Fox News has settled the defamation lawsuit brought against it by Dominion Voting Systems for the tidy sum (according to Dominion counsel) of $787.5 million. The AP covers the settlement here (in accessible form), Reuters here (in accessible form) and the Wall Street Journal here (behind its paywall). NBC News took up the question of Dominion’s damages claim in a pre-settlement story here.
Dominion had alleged damages of $1.6 billion. However, anyone can allege anything and I trust that was more or less the case with Dominion’s damages claim.
The sum of $787.5 million is about half of what Dominion sought. The outcome looks like a compromise, but I think that appearances are deceiving. In fact, the settlement is suggestive of capitulation by Fox News.
I haven’t seen any analysis of the settlement that takes up the basis of Dominion’s damages claim. The question is complicated by the fact that Dominion was taken private by Staple Street Investors in 2018. It is not a public company.
The Reuters story linked above reports:
Even before Tuesday’s settlement, Staple Street’s investment in Dominion had been successful. Fox said in a court filing that Dominion was valued at around $226 million in the run-up to the 2020 election, citing exhibits it did not make public. That was up from the $80 million valuation when the acquisition of Dominion was clinched in 2018.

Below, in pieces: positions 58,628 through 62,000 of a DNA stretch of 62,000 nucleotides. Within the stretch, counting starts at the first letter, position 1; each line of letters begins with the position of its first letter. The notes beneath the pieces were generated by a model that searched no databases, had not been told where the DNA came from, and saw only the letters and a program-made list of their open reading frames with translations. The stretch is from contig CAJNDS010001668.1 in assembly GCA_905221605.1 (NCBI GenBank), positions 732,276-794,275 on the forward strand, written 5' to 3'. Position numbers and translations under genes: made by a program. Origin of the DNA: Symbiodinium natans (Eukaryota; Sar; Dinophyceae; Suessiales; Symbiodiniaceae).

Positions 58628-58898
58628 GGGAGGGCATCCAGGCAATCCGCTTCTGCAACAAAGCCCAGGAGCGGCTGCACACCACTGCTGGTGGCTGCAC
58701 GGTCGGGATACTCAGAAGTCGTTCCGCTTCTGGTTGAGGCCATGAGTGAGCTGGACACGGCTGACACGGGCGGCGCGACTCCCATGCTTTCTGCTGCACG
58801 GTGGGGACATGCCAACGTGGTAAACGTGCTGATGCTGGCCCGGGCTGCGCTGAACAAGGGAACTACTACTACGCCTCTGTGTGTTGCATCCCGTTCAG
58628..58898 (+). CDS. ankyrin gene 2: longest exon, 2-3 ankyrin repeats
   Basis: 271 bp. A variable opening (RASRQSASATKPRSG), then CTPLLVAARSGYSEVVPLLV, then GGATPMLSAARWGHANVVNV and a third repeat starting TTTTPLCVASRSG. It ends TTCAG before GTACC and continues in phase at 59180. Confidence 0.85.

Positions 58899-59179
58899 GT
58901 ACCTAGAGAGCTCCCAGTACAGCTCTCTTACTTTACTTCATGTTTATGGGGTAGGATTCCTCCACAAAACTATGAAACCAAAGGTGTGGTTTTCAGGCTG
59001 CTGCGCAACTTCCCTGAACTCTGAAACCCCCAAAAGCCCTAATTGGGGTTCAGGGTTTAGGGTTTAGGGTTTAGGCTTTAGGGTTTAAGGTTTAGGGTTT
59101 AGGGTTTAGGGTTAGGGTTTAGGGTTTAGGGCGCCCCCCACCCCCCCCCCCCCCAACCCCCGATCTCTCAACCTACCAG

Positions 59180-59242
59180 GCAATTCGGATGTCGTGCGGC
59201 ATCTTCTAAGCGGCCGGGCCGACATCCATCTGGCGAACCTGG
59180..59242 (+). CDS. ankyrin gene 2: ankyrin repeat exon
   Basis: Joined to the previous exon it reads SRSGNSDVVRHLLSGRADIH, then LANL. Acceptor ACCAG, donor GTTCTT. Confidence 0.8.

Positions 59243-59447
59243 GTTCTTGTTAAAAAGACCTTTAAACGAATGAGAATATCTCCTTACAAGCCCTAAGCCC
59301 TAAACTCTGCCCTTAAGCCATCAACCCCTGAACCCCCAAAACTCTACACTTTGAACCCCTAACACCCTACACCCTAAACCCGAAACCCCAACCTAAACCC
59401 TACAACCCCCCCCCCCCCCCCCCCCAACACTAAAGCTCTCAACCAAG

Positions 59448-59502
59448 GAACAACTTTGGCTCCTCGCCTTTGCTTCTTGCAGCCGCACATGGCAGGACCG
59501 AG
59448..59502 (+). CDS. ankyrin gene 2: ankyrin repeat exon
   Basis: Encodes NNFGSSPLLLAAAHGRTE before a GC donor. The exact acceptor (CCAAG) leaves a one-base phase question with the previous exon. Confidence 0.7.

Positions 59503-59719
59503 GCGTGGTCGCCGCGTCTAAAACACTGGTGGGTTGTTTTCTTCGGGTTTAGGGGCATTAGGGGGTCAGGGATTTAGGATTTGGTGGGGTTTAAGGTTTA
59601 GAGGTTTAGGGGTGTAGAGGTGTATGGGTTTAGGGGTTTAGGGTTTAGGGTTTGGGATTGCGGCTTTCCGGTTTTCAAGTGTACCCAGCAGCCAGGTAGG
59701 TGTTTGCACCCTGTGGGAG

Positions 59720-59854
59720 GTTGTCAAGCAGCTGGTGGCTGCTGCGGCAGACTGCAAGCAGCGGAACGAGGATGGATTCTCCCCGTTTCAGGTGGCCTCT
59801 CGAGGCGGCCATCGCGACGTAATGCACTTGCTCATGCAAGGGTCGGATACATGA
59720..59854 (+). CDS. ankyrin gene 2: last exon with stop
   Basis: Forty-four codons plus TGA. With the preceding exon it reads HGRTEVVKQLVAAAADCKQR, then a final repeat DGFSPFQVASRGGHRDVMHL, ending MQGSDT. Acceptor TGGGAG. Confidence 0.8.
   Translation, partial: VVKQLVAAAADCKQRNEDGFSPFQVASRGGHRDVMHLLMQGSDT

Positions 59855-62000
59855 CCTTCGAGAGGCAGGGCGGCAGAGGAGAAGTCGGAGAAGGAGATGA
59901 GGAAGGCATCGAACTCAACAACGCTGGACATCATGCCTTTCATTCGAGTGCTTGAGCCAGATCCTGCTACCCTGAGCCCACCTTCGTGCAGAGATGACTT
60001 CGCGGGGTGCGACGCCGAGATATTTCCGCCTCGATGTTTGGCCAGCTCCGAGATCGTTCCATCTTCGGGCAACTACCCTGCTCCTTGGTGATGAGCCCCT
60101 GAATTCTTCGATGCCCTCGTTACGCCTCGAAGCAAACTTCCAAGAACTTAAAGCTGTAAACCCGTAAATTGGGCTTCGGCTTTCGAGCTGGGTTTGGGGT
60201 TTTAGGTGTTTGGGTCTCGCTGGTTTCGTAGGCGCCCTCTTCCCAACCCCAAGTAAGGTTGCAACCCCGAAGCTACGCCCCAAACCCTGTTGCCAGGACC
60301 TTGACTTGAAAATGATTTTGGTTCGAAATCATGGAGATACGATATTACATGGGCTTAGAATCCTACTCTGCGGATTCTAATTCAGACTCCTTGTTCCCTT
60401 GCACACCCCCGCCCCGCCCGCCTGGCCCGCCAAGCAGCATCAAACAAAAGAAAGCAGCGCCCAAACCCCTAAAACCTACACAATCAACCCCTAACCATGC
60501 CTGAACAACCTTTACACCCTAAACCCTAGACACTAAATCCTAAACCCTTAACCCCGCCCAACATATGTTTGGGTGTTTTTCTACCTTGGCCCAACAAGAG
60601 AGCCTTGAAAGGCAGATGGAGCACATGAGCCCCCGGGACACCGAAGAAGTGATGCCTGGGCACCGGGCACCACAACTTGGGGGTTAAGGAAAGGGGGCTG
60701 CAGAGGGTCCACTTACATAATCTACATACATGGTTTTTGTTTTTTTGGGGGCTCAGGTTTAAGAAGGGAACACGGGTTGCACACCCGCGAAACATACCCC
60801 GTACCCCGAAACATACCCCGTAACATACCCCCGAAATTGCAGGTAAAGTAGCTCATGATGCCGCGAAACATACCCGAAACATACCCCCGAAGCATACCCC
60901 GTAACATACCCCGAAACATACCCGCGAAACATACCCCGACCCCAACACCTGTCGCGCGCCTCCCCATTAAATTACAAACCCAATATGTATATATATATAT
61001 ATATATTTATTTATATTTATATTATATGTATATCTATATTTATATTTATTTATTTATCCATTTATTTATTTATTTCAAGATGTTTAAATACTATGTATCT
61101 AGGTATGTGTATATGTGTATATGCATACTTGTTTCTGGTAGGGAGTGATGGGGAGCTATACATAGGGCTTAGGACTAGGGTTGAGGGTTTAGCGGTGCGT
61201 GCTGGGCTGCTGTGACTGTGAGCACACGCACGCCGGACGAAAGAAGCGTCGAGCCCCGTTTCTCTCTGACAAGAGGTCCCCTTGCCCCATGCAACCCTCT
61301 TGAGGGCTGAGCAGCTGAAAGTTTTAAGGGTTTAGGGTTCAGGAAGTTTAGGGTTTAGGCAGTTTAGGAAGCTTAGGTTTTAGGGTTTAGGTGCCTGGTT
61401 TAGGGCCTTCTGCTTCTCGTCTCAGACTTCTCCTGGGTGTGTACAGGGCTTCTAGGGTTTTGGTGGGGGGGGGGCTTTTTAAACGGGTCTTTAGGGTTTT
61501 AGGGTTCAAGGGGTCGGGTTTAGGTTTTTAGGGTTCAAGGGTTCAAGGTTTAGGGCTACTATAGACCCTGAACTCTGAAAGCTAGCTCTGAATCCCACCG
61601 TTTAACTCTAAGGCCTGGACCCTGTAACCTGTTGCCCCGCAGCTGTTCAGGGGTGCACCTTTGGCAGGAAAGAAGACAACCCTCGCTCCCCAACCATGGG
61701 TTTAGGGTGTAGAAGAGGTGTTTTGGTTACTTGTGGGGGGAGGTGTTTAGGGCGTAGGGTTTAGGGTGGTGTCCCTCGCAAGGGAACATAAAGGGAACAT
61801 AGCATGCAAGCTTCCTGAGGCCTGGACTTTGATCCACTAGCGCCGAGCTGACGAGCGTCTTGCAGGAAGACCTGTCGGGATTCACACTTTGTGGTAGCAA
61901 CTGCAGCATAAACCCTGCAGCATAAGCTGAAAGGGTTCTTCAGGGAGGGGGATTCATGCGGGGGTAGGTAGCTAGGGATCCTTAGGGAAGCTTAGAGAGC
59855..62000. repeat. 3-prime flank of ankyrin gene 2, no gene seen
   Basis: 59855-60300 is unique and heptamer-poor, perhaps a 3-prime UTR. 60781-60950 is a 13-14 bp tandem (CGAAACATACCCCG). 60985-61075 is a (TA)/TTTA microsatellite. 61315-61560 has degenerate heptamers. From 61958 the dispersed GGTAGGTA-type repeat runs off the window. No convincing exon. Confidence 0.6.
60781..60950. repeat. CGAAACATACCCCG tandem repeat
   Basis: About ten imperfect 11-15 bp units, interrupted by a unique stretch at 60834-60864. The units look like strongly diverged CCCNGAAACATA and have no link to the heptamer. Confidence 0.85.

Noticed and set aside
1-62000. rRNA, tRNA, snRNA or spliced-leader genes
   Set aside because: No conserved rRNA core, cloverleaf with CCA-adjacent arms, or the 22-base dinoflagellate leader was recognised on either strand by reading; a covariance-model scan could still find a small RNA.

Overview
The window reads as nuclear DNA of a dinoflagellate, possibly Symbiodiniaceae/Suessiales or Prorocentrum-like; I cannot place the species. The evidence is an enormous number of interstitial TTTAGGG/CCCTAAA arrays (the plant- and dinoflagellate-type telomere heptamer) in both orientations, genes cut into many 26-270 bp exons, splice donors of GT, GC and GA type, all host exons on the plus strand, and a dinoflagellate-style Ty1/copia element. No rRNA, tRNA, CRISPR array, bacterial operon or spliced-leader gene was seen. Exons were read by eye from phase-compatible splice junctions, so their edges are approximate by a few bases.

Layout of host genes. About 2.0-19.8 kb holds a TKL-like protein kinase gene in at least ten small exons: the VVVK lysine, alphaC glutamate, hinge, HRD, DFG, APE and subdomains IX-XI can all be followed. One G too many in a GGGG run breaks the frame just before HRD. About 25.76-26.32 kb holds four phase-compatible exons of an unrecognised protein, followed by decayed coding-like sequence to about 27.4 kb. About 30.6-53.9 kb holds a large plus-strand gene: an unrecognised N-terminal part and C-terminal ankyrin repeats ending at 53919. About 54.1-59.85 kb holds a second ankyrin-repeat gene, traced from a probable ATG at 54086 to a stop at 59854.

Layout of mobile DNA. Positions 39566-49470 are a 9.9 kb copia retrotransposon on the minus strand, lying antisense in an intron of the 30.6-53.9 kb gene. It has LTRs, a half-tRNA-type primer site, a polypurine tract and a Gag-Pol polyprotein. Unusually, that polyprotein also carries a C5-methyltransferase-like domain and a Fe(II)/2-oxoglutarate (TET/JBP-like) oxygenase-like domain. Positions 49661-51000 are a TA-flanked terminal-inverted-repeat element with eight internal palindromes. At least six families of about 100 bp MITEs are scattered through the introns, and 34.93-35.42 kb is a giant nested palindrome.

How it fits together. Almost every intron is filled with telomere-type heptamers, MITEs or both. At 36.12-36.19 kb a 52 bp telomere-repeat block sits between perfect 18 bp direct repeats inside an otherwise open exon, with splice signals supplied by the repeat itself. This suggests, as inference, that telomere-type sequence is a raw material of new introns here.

The Reuters story notes that “Staple Street’s previous investments include theme park operator Six Flags Entertainment Corp (SIX.N)” (you can’t make this stuff up) and concludes with this illuminating observation:
In one of the court filings, Fox cited a December 2020 text from a former Staple Street employee to a current executive that proved prescient.
“Would be pretty unreal if you guys like 20x’ed your Dominion investment with these lawsuits,” the text read.
I think “unreal” is the operative word. Those numbers reflect the value of the entire company. The settlement paid by Fox appears to represent the value of Dominion several times over (“like 20x”).
The amount of the settlement must be well beyond any reasonable assessment of Dominion’s actual damages, if any. It either includes a component of punitive damages exposure — an exposure that I have seen mentioned nowhere and may or may not have been in the case — or reflects Fox’s desire to avoid the embarrassment of trial. Absent any authoritative analysis of the settlement — the terms of which remain private as I write — my best guess is that $787.5 million was the price of avoiding embarrassment.